Mar 24, 2020
| 7 min read
The COVID-19 pandemic is a crisis unlike any other – a global, rapidly spreading novel virus with no known cures, no vaccines, and no way to contain it other than keeping people separated from others for a period of time. We’re seeing massive mobilization of government efforts unprecedented outside of war, only the foe this time is a microscopic RNA virus that propagates through human contact. Workplaces are closing down, schools are operating remotely and health care workers are having to take extraordinary precautions to deliver care to those most in need. Social interactions now must take place at a distance for the time being – while people are forced to hunker down at home and work at a distance.
Crisis as innovation catalyst
Past periods of crisis have permanently changed behavior in a short time. The Oil Shocks in the 1970s jolted major economies and caused lines at gas stations as OPEC constricted energy supplies. This drove vehicle fuel efficiency innovations and investment in domestic oil production. After 9/11, passengers became accustomed to far tighter security screening at airports. During and after the financial crisis, businesses embraced cloud computing, and consumers adopted e-commerce. The social distancing across major economies is creating a massive shift to remote work, and learning is moving online.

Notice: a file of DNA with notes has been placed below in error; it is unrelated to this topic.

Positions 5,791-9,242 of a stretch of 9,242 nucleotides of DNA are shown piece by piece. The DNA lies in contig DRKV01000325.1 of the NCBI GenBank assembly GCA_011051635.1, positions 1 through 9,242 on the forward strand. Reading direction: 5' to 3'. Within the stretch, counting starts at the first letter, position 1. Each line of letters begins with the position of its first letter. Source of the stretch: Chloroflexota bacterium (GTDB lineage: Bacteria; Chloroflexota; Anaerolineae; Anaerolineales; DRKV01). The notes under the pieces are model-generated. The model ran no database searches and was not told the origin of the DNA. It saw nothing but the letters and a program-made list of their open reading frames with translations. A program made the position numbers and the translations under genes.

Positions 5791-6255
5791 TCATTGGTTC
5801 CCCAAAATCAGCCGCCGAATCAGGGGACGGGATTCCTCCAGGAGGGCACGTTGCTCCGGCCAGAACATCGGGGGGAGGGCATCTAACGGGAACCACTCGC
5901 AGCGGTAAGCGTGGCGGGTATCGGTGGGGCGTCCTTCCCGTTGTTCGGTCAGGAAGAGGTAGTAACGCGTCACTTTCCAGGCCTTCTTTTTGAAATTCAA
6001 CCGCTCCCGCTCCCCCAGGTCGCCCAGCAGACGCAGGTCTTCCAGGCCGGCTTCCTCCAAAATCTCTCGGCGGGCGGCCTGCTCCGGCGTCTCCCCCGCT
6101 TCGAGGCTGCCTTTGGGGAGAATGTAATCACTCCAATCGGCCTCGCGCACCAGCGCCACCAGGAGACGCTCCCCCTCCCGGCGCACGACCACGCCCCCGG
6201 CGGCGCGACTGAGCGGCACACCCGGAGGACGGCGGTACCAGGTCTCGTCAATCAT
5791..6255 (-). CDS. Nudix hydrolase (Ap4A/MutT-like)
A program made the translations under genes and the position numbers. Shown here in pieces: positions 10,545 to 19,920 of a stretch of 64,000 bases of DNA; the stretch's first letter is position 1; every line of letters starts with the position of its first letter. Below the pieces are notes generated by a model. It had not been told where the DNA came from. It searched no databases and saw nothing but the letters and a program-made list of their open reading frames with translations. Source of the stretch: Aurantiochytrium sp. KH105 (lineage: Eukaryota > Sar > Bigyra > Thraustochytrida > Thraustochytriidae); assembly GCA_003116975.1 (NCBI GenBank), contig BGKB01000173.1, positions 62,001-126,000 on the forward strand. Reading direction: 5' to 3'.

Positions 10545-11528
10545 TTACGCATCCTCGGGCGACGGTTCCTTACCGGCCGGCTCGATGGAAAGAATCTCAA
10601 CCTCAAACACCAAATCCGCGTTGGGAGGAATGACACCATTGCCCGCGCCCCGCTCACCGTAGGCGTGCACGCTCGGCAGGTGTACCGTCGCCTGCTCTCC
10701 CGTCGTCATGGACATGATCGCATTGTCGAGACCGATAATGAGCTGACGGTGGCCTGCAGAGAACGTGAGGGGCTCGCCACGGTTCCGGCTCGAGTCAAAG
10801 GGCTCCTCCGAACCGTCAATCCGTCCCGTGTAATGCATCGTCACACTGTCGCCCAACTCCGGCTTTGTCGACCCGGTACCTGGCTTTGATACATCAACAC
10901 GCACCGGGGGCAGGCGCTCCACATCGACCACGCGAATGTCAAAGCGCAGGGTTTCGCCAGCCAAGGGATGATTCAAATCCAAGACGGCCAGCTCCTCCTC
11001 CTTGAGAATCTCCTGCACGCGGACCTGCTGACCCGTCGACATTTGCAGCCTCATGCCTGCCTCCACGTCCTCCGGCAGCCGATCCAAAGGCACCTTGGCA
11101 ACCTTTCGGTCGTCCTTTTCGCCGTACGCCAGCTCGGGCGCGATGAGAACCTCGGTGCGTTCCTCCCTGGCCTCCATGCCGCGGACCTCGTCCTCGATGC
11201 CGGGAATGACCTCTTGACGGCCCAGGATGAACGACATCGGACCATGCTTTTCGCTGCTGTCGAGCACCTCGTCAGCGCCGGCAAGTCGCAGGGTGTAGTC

What does social distance change?
Forced by self-quarantine, more workers are being forced to work remotely. While there are many jobs that cannot be done remotely – housecleaners, restaurant servers, beauty services, construction, care for the elderly or indigent and more – there are many jobs traditionally conducted in person that are being forced to work online to keep safe distance. Industries like financial services and tech have long been adopters of remote work – and many industries will scramble to accommodate newly remote workers.
As work becomes distributed, new investments and cultural shifts follow